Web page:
Using your application and supporting documents, lenders determine the loan amount you qualify for based on your monthly gross income, debt payments, credit score and other inputs. If you are self-employed, have fluctuations in earnings or earn a significant portion of your income from bonuses or commissions, lenders typically use your average monthly gross income over the prior two years, as opposed to your income for the most recent month.

    It may seem odd that lenders use your higher gross income figure instead of your net income as you actually end up not receiving a significant chunk of your gross earnings. But lenders apply a debt-to-income ratio that limits how much of your gross income you can spending on your mortgage and other monthly debt payments and this ratio factors in your income deductions.

  • CalculatorUse our Mortgage Qualification Calculator to determine what size mortgage you can afford based on your gross income
  • Gross and Net Income Example
  • Below is an example that shows the various deductions that are subtracted from gross income to calculate net income.  The individual in this example makes $6,250 in monthly gross income.  After subtracting federal and state taxes, social security (FICA), medicare, a 401k contribution and health insurance cost, the individual in this example makes $4,235 in monthly net income, or take-home pay.

    Please note that deductions vary by individual and location due to differences in federal and state tax brackets and rates. For example, some states do not charge income taxes. Additionally, you have discretion over the size of deductions you take for items such as retirement account contributions and health insurance, if applicable. You can review your pay stub to understand what deductions are subtracted from your gross income to arrive at your net income.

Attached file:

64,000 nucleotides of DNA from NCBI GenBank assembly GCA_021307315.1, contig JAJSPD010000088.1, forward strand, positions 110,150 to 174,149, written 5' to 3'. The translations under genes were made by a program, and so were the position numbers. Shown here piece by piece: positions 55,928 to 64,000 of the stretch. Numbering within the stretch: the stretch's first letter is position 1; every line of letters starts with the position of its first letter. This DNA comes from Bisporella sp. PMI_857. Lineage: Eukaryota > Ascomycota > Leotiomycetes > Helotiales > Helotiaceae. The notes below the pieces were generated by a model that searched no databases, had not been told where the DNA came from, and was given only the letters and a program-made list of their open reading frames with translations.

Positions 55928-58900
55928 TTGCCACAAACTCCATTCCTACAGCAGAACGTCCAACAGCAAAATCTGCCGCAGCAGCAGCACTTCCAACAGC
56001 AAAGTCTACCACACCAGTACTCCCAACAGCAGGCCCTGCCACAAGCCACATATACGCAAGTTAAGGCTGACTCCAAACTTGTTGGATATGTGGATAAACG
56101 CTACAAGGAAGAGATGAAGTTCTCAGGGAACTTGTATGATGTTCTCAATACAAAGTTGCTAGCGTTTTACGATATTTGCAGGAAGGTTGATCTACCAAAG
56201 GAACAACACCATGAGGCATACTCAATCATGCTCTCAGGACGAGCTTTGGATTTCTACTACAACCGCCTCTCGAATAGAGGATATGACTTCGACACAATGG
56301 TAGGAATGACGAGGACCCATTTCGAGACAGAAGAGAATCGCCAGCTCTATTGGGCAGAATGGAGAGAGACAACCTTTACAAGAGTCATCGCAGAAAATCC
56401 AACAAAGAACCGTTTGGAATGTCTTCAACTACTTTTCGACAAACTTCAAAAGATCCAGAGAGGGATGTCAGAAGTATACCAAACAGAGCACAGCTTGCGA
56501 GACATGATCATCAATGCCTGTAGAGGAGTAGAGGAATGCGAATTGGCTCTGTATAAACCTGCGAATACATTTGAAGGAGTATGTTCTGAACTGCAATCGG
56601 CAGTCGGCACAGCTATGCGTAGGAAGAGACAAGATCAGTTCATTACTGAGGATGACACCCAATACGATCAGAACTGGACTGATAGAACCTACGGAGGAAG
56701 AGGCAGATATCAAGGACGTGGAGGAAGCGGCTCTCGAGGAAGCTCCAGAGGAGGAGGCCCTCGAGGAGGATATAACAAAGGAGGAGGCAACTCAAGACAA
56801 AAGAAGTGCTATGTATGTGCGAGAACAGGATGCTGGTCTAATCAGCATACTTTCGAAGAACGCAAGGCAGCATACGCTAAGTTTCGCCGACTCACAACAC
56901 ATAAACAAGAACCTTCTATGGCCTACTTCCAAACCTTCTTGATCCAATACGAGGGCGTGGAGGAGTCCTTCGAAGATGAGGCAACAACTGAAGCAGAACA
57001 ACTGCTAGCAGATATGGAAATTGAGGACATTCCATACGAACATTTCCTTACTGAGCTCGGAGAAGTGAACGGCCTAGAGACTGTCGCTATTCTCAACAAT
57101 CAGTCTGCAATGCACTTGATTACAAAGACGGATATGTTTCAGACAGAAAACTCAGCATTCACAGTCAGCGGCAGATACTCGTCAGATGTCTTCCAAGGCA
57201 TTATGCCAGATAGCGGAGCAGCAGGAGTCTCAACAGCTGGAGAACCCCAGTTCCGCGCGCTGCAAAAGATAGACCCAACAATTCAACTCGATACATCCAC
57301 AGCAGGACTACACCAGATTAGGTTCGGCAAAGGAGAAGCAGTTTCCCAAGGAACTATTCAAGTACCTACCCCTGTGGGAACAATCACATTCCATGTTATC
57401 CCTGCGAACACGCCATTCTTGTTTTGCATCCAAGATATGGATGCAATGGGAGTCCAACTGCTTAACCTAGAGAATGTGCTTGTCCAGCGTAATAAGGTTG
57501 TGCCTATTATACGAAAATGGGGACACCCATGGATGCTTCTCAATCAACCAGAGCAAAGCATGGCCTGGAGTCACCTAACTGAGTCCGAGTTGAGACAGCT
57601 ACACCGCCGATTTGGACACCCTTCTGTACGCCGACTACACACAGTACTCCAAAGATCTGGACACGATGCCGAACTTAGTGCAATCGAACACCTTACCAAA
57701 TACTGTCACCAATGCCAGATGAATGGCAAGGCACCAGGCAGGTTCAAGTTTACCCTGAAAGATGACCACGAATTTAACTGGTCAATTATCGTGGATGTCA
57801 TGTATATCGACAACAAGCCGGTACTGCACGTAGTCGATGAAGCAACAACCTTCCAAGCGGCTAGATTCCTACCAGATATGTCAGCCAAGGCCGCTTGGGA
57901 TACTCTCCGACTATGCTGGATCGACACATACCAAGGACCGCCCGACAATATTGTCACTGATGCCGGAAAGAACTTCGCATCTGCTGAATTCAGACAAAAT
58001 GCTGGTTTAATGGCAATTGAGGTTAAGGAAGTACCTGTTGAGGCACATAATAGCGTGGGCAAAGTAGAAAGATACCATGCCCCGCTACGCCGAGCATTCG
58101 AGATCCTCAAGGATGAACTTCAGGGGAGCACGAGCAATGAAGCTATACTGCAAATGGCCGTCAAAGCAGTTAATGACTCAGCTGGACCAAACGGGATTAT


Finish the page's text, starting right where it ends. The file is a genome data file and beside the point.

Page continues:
• $6,250
    • $1,250
      Federal Tax
      border border
    • $220
      State Tax
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      Some states have
      no income tax
    • $265
      FICA Tax
      border
    • $90
      Medicare
      border
    • $125
      401k
      border
    • $65
      Heath Insurance
      border
    • $4,235

    Gross Income

    Net Income

  • The table below shows mortgage rates and closing fees for top lenders in your area.  We recommend that you contact multiple lenders to learn more about their mortgage qualification process.  Shopping lenders and comparing loan proposals also enables you to find the mortgage and program that are right for you.

  • Rate Details*
    Loan Program:  
    Monthly Payment:  
    APR:  
    Rate:  
    Points  More Info:
    Points: Fees you are willing to pay in order to get a lower interest rate. The number of points refers to the percentage of the loan amount that you would pay. For example, "2 points" means a charge of 2% of the loan amount.
     
    Total Lender Fees:  
    Loan type:  
    Property Value:  
    Loan to Value:  
    Credit Rating:  
    Date Submitted:  
    Monthly Housing Payments
    P & I More Info
    Principal & Interest: A periodic payment, usually paid monthly, that includes the interest charges for the period plus an amount applied to the reduction of the principal balance.
    Mortgage Insurance More Info
    Mortgage Insurance: The monthly cost for a policy that protects the lender in case you’re unable to repay the full amount of the loan. It is typically required for loans that have a loan-to-value ratio between 80% to 100%.
    (Estimated)
    Property Tax More Info
    Property Tax: (Also called "Real Estate Tax.") Property taxes are government assessments on real estate property. With mortgage financing, the local, county or state tax assessment on real estate property is considered part of the monthly housing obligation and typically collected and set aside by the lender ...
    (Estimated)
    Homeowner Insurance More Info
    Homeowner Insurance: or also commonly called hazard insurance, is the type of property insurance that covers private homes. It is an insurance policy that combines various personal insurance protections, which can include losses occurring to one’s home, its contents, loss of its use, or loss of other personal possessions of the homeowner, as well as liability insurance for accidents that may happen at the home or at the hands of the homeowner within the policy territory.lender ...